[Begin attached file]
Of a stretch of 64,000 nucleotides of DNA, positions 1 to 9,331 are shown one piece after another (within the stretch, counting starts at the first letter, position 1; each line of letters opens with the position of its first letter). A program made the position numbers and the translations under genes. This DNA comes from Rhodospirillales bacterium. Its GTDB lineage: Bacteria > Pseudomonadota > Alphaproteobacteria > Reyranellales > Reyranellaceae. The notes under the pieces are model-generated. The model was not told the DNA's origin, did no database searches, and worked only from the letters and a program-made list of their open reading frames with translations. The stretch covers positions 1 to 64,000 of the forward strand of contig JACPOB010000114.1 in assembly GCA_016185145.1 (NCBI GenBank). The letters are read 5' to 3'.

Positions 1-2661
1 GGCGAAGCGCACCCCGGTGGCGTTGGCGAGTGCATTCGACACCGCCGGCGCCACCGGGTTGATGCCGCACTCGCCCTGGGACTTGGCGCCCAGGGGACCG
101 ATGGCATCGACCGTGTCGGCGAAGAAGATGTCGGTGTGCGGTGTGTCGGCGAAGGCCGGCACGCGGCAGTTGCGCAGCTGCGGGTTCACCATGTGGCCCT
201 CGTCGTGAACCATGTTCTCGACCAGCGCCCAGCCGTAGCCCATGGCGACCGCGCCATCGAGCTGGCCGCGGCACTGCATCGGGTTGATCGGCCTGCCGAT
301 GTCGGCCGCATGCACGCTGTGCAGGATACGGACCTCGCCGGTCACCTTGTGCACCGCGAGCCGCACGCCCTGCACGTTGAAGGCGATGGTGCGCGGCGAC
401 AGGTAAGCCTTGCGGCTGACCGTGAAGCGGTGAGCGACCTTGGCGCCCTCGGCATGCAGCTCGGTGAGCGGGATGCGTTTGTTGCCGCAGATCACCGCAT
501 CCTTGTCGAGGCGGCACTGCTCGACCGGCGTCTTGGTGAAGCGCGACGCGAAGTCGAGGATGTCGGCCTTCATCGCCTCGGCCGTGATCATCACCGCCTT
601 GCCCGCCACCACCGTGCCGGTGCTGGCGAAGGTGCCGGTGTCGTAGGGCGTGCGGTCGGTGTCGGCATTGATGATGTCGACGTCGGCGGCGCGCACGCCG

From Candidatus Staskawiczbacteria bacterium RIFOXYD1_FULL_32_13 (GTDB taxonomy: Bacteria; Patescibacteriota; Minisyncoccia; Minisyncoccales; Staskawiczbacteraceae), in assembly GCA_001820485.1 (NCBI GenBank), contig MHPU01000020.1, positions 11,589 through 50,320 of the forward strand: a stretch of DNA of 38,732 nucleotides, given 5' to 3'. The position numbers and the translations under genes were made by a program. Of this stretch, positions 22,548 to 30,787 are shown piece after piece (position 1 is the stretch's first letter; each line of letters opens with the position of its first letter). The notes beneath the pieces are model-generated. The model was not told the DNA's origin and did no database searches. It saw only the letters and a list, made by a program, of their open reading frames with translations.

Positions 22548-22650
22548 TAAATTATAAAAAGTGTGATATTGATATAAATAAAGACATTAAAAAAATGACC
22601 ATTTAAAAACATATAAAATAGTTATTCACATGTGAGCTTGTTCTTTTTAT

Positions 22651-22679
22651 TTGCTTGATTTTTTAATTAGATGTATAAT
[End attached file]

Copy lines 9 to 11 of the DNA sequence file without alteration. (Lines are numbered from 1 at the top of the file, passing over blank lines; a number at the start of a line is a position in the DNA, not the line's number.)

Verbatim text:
601 GCCCGCCACCACCGTGCCGGTGCTGGCGAAGGTGCCGGTGTCGTAGGGCGTGCGGTCGGTGTCGGCATTGATGATGTCGACGTCGGCGGCGCGCACGCCG

From Candidatus Staskawiczbacteria bacterium RIFOXYD1_FULL_32_13 (GTDB taxonomy: Bacteria; Patescibacteriota; Minisyncoccia; Minisyncoccales; Staskawiczbacteraceae), in assembly GCA_001820485.1 (NCBI GenBank), contig MHPU01000020.1, positions 11,589 through 50,320 of the forward strand: a stretch of DNA of 38,732 nucleotides, given 5' to 3'. The position numbers and the translations under genes were made by a program. Of this stretch, positions 22,548 to 30,787 are shown piece after piece (position 1 is the stretch's first letter; each line of letters opens with the position of its first letter). The notes beneath the pieces are model-generated. The model was not told the DNA's origin and did no database searches. It saw only the letters and a list, made by a program, of their open reading frames with translations.

Positions 22548-22650